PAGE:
To buy or not to buy — that is the question in financial technology. Or at least it has been for a very long time. The arguments for building in-house have remained constant and include the need for performance and the quest for differentiation (such as customized trading strategies). At the same time, time-to-market, complexity and – most obviously – cost, were key arguments for buying. But what if there was a third approach: buy and build?
All of the arguments for build and buy respectively still have merit, but we believe that their respective weights have shifted over time, effectively making in-house development an even more exclusive option. The most significant driver behind this shift is the advance of technology and a more flexible approach to trading system design.
High-speed trading connectivity has been a major advantage for the past several years. But as low-latency infrastructures become a mainstream capability, the cost of generating incremental speed has become prohibitive, and market participants are seeking new ways to differentiate their activities.
Firms are seeking to add value to their trading systems, while maintaining the high-speed connectivity they need to remain competitive. To accommodate new capabilities – in the form of pre-trade analytics, risk controls and post-trade clearing intelligence – trading firms across the board are re-evaluating their systems.
A higher level of trading system flexibility based on modern system architecture and the use more open technologies, means that smaller players can start to add unique functionality where before they were constrained by resource to use of vanilla third-party systems with little scope for differentiation.
A modern trading system such as Tbricks by Itiviti allows clients to choose freely from a library of business logic (we call this apps) for a completely customized experience. Combined with access to the source code and the tools required to make changes, we believe that the gap between buying and building is significantly reduced. Indeed, we believe that the classic buy vs. build now includes a highly competitive third option: a combination of the two.
In Itiviti’s whitepaper “Buy and build: A Blueprint for a Modern, Agile Trading System”, we explore approaches for creating a trading platform that is flexible enough to satisfy the changing needs of traders, powerful enough to deliver the analytics that provide better informed trading decisions and fast enough to satisfy client needs for performance and regulator expectations of trade visibility close to real time.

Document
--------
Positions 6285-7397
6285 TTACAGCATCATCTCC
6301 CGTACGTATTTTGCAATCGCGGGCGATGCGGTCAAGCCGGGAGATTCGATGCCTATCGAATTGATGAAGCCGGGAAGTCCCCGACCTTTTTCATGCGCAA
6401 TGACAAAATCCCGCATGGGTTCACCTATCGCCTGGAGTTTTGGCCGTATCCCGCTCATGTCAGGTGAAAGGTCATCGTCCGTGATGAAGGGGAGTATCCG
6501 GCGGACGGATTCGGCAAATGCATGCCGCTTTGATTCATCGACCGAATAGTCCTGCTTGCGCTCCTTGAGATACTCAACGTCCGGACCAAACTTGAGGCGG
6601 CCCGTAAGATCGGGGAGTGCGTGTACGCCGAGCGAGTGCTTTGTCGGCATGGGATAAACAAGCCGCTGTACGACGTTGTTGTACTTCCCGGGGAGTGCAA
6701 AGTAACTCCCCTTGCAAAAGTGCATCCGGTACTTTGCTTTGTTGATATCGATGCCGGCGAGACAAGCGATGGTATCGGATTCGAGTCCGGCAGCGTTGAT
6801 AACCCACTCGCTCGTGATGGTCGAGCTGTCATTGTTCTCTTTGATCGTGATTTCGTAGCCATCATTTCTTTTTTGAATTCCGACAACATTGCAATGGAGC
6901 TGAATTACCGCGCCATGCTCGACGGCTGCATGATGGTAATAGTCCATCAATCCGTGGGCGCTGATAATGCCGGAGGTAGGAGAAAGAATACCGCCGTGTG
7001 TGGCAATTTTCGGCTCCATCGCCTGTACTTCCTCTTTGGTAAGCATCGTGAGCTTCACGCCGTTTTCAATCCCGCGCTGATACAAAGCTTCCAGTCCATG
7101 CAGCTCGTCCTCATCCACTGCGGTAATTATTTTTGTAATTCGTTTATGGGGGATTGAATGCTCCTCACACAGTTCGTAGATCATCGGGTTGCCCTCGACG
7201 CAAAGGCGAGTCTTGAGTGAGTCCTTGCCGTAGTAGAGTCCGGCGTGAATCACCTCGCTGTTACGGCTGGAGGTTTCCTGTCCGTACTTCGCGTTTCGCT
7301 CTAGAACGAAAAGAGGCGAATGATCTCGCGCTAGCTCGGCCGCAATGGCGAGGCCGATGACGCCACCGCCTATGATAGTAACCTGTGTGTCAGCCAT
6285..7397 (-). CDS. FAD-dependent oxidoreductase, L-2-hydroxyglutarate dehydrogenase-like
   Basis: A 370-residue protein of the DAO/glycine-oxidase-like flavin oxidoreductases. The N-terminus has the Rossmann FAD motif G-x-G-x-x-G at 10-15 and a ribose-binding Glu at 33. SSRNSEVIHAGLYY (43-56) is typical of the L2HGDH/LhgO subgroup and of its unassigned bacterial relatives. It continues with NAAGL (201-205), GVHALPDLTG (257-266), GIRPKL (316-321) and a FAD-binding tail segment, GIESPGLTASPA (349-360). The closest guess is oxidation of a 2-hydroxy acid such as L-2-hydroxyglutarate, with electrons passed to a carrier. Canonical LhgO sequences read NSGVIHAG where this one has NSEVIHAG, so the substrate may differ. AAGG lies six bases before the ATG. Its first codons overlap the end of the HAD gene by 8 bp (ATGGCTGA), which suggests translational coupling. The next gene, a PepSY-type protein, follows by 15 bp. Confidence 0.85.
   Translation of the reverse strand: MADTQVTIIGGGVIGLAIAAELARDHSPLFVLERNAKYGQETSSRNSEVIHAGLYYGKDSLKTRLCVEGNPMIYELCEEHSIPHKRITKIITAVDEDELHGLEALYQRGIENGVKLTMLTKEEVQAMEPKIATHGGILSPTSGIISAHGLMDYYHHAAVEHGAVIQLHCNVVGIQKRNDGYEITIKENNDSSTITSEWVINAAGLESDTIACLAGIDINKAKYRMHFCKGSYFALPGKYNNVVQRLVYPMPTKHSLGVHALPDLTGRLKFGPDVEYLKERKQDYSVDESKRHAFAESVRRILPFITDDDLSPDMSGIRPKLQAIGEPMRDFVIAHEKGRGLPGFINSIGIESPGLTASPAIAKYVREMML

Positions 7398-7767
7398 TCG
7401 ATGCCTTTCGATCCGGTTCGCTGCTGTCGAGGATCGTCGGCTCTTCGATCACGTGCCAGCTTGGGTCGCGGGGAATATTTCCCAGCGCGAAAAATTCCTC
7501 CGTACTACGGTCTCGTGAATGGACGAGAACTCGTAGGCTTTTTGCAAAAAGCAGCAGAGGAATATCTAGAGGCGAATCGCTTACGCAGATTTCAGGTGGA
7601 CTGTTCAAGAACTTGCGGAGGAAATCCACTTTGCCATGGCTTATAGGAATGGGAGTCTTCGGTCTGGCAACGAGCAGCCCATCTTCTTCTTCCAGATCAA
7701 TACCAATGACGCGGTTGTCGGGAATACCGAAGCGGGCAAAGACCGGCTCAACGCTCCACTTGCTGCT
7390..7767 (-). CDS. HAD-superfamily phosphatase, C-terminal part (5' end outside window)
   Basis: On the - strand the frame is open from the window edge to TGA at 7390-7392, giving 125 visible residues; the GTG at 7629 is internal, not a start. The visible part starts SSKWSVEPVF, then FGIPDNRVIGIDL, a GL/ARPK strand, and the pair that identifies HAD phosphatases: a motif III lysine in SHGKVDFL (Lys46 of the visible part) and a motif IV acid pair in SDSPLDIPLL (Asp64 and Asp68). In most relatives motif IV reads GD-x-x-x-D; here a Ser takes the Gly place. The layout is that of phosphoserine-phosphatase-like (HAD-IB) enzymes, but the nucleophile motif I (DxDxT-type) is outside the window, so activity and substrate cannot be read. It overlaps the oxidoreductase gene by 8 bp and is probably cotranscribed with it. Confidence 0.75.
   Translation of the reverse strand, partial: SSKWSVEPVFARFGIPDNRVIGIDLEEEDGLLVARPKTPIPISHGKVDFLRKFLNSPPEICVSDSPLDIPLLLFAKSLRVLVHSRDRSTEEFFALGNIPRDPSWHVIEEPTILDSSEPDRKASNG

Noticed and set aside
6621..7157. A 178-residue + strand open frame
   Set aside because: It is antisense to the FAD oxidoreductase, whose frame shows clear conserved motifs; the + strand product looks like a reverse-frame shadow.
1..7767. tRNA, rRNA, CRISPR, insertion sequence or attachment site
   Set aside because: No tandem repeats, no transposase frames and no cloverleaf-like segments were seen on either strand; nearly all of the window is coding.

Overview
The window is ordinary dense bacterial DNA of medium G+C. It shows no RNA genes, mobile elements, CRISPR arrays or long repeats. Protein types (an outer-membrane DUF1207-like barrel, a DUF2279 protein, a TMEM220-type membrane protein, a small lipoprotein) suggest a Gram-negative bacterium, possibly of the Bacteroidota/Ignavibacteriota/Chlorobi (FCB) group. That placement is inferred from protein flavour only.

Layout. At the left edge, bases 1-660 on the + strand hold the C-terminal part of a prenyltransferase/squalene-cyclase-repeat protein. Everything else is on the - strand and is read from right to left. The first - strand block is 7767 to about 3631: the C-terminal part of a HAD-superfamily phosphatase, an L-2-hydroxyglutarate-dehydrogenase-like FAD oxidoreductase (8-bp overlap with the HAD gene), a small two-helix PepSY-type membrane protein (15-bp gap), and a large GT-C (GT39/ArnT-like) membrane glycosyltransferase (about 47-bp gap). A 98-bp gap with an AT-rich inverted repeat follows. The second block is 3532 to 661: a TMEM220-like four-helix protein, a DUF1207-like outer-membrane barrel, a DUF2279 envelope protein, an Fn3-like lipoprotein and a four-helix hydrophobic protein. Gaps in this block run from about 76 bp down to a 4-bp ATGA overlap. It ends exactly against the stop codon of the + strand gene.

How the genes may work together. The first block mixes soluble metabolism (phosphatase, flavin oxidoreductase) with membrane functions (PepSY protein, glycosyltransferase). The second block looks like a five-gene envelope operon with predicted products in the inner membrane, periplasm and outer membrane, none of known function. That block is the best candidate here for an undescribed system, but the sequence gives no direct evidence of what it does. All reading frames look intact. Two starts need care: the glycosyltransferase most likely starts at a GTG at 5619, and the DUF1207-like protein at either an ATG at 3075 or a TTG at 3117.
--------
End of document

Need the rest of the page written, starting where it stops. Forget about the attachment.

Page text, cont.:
Risk & Compliance With the pressure of initial implementation now a distant memory, MiFID II-regulated firms are turning their attention to the real work required to create sustainable long-term solutions. For many, the race to meet the January 3 deadline meant implementing temporary compliance processes that were far from perfect. Unless updated and improved, these could lead to […] July 10, 2018
FIX Infrastructure Testing in the financial industry is changing, both as a consequence of new regulatory requirements and in response to changing perceptions of the value it generates. In this video, Pawan Sharma – VP Global Services at Itiviti – delves into the factors that have driven the evolution of testing practices and the key challenges that […] June 19, 2018
Execution Following the merger between Itiviti and ULLINK in March 2018, Richard Bentley – Chief Product Officer of the combined company – talks to The TRADE about the new company at IDX London 2018. On the agenda: the rationale behind the merger, the company’s individual and combined strengths, product strategy going forward, key priorities for the […] June 11, 2018
FIX Infrastructure Over the years, testing has increasingly become a strategic activity that is seen less as a cost and more as an opportunity to maximize efficiency and support business activity. As trading systems have become more and more complex, the demands on testing tools have simultaneously grown, paving the way for their evolution into increasingly refined […] June 7, 2018
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